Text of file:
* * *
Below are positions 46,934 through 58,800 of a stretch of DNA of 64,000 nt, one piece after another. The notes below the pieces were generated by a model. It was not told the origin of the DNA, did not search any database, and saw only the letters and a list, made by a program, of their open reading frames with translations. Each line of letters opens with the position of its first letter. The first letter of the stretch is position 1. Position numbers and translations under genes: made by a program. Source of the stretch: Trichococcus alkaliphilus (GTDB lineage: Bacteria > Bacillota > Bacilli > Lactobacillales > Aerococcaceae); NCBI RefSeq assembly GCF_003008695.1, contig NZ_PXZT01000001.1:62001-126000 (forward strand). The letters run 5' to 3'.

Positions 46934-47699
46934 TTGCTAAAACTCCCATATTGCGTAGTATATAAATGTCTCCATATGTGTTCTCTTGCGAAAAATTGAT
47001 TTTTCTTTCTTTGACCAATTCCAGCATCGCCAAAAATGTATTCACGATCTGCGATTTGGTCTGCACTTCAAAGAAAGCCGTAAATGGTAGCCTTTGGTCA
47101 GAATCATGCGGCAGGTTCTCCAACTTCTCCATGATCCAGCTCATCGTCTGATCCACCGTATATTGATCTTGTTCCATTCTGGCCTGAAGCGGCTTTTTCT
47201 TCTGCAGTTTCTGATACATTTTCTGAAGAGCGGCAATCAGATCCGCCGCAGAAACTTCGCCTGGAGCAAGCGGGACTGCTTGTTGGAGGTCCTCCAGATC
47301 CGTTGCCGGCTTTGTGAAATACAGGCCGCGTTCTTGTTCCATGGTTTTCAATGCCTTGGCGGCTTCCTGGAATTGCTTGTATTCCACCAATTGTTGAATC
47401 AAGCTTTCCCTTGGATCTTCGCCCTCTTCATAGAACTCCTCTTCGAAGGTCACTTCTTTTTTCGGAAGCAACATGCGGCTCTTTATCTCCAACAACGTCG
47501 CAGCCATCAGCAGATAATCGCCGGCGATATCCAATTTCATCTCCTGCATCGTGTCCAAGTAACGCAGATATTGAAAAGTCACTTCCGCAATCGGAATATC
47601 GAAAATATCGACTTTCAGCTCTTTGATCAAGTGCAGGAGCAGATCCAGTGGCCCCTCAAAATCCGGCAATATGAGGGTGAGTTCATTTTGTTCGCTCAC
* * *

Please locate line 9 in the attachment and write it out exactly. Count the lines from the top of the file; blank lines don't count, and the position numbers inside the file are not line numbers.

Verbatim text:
47501 CAGCCATCAGCAGATAATCGCCGGCGATATCCAATTTCATCTCCTGCATCGTGTCCAAGTAACGCAGATATTGAAAAGTCACTTCCGCAATCGGAATATC